My mom always said there were three types of friends: those for a season, those for a reason and those for a lifetime.

When we were little, these categories didn't matter. A friend was just someone to play Barbies and swing on the swing set with.

We didn't analyze the dynamics of our relationships or wonder how long they would last. Our friends were just people to entertain us; people our parents might have chosen.

As we got older, though, we began to choose our own friends. And those friendships have become infinitely more important - especially the real ones; the ones we know in our gut will last a lifetime.

As we get closer to being flung out into the cold, dark, real world, we have to start sculpting our lives to fit us - doing what we want to do and not worrying about others.

This means that we may end up at a job in a strange city, far from anyone we know or love. We'll start surrounding ourselves with friends who are really just acquaintances, people to talk to at work and have a drink with on the weekend.

We won't have the time to fill them in on the last 10 years of our lives, or to spend hundreds of hours helping them memorize every crevice of our personalities.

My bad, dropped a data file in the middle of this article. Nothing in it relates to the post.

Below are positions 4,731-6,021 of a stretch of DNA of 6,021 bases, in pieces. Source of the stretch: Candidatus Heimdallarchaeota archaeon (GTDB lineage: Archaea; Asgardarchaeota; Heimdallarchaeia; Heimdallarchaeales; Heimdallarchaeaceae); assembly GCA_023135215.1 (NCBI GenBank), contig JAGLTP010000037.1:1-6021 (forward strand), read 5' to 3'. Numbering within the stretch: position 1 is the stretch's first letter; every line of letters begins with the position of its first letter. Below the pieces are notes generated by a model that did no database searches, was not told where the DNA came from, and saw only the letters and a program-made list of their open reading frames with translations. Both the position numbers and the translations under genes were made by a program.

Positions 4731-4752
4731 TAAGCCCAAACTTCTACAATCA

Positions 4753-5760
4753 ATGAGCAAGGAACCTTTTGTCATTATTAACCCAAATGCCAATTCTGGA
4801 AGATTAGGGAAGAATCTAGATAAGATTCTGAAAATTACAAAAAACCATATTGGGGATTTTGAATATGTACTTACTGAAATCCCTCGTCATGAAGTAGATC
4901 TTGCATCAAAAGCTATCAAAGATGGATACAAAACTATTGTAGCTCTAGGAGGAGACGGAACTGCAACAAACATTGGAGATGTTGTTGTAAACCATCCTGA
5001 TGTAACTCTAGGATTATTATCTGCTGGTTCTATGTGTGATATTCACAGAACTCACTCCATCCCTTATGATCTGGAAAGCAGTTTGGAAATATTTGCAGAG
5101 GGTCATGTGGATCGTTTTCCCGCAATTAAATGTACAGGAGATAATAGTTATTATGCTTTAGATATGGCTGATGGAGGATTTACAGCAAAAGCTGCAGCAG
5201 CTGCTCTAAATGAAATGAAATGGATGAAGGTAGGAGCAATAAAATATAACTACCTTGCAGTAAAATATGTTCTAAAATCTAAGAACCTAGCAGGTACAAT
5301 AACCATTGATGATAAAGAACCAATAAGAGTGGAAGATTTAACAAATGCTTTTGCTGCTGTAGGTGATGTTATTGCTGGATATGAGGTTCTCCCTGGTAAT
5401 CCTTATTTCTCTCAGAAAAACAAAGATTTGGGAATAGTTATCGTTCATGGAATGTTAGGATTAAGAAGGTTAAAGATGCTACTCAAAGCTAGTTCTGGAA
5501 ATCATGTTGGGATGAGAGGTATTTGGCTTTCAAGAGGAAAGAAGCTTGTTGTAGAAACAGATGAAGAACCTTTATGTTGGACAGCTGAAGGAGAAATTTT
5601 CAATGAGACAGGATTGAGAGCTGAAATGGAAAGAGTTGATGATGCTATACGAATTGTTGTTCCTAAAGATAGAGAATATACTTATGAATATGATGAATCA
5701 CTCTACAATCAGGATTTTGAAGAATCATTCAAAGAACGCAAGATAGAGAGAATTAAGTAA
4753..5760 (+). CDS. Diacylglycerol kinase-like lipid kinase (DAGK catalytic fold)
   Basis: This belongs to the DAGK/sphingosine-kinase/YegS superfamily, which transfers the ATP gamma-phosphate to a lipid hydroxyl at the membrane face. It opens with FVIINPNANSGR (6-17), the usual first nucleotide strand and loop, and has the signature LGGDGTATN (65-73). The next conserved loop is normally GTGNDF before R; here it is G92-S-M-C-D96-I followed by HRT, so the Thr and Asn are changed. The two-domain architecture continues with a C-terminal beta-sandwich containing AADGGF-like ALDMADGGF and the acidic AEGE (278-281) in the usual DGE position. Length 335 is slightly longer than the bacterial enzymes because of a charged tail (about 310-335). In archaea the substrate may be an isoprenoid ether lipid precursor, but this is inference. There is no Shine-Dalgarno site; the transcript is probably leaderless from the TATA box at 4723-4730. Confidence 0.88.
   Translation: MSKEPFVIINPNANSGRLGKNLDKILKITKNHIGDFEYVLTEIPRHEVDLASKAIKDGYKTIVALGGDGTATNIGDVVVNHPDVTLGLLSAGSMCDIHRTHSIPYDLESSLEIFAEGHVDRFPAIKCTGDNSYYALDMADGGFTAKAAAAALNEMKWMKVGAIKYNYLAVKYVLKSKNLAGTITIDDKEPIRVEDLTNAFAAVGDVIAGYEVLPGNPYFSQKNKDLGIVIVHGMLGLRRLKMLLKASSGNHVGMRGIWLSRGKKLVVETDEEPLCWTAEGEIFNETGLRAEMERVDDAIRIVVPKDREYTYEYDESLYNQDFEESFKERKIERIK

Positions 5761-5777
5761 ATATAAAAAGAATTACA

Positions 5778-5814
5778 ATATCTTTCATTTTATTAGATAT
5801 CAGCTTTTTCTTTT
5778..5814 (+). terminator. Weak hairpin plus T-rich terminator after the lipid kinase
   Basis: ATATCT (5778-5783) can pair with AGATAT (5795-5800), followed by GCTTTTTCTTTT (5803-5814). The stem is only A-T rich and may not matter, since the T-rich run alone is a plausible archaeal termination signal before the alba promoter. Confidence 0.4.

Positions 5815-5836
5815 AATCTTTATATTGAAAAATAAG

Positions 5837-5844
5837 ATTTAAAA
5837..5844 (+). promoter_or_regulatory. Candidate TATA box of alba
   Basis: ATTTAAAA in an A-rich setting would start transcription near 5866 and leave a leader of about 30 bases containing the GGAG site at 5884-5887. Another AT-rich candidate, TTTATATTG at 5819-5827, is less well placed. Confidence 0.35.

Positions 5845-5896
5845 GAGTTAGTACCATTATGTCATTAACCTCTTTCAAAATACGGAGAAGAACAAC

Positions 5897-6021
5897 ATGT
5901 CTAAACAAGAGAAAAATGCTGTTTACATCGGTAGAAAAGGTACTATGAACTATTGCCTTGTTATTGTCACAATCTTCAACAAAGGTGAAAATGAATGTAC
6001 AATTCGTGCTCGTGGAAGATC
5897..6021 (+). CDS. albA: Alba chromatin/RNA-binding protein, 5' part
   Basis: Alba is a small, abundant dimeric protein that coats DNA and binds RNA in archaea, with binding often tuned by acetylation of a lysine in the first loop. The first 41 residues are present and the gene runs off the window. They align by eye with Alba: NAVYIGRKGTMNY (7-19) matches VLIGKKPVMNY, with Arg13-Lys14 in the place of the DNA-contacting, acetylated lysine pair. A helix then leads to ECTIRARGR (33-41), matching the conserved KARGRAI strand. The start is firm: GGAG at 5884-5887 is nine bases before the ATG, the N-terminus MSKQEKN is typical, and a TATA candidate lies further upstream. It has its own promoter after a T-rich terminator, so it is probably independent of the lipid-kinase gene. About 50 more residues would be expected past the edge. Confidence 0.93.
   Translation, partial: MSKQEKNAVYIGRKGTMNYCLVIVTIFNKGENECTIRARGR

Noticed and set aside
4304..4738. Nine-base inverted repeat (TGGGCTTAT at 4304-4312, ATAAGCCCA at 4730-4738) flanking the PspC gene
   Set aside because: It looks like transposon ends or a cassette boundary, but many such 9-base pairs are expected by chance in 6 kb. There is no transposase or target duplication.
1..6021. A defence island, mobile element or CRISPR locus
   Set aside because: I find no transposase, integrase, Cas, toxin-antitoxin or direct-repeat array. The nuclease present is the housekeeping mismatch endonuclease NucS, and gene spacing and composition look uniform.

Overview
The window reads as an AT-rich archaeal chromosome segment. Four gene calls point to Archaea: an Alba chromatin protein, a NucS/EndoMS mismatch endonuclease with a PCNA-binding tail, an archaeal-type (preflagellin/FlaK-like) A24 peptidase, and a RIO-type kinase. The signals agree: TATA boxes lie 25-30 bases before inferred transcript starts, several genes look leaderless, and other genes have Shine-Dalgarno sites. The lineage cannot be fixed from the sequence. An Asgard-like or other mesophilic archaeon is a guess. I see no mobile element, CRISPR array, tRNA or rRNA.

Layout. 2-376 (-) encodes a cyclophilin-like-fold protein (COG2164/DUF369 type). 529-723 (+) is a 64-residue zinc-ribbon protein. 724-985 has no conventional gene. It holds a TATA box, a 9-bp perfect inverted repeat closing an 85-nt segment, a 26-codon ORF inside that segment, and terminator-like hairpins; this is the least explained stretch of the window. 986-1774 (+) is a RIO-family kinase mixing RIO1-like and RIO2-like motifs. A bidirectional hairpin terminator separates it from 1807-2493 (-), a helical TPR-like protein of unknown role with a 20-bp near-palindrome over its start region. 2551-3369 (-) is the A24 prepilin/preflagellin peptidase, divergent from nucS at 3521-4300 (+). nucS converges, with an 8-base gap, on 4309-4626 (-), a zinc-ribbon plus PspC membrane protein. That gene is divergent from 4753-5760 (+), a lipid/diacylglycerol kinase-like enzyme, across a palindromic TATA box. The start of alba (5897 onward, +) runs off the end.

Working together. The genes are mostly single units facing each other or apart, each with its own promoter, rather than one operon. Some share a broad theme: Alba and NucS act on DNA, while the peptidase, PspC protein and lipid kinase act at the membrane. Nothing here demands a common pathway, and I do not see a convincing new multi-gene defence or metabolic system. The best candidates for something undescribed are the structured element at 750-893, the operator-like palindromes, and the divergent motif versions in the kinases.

So, they'll become the friends for a reason or a season, the friends who haven't watched us change and grow.

They'll never be the friends who'd understand the significance of us eating an escargot because they never saw us eat only pizza and mac n' cheese for the past 10 years of our lives.

We'll begin to hold our lifetime friends closer than ever.

This is a thank you to those friends we don't see for weeks or months on end and who can still finish our sentences as soon as we see each other.

Those friends who can tell just from the look on our faces what we're thinking - if we need to be reminded of that tear-inducingly funny inside joke, or if we just need a hug that means everything's going to be okay.

This is a thank you to those friends who make us seriously wonder whether we were related in a past life, because we are that eerily similar. With whom we never have to say, "Remember when?" because we're both already remembering.

The friendships whose mere existence makes us feel less alone, even if we're 3,000 miles away from that person. The people who, through the seemingly bottomless tears of an agonizing heartbreak make us think: Well, at least I still have them.

Thank you for being there when other friendships fall away. For being that constant presence, even when we have our own separate schedules that don't include the other.

For being so much more than just that drinking buddy or someone to go to D-hall or get coffee with.

For teaching us what friendship is about, and being a part of what makes us who we are.

Thank you, when we see each other after a long time apart, for giving us that feeling that yes, we're finally whole again.

ALSO ON THE COLLEGIAN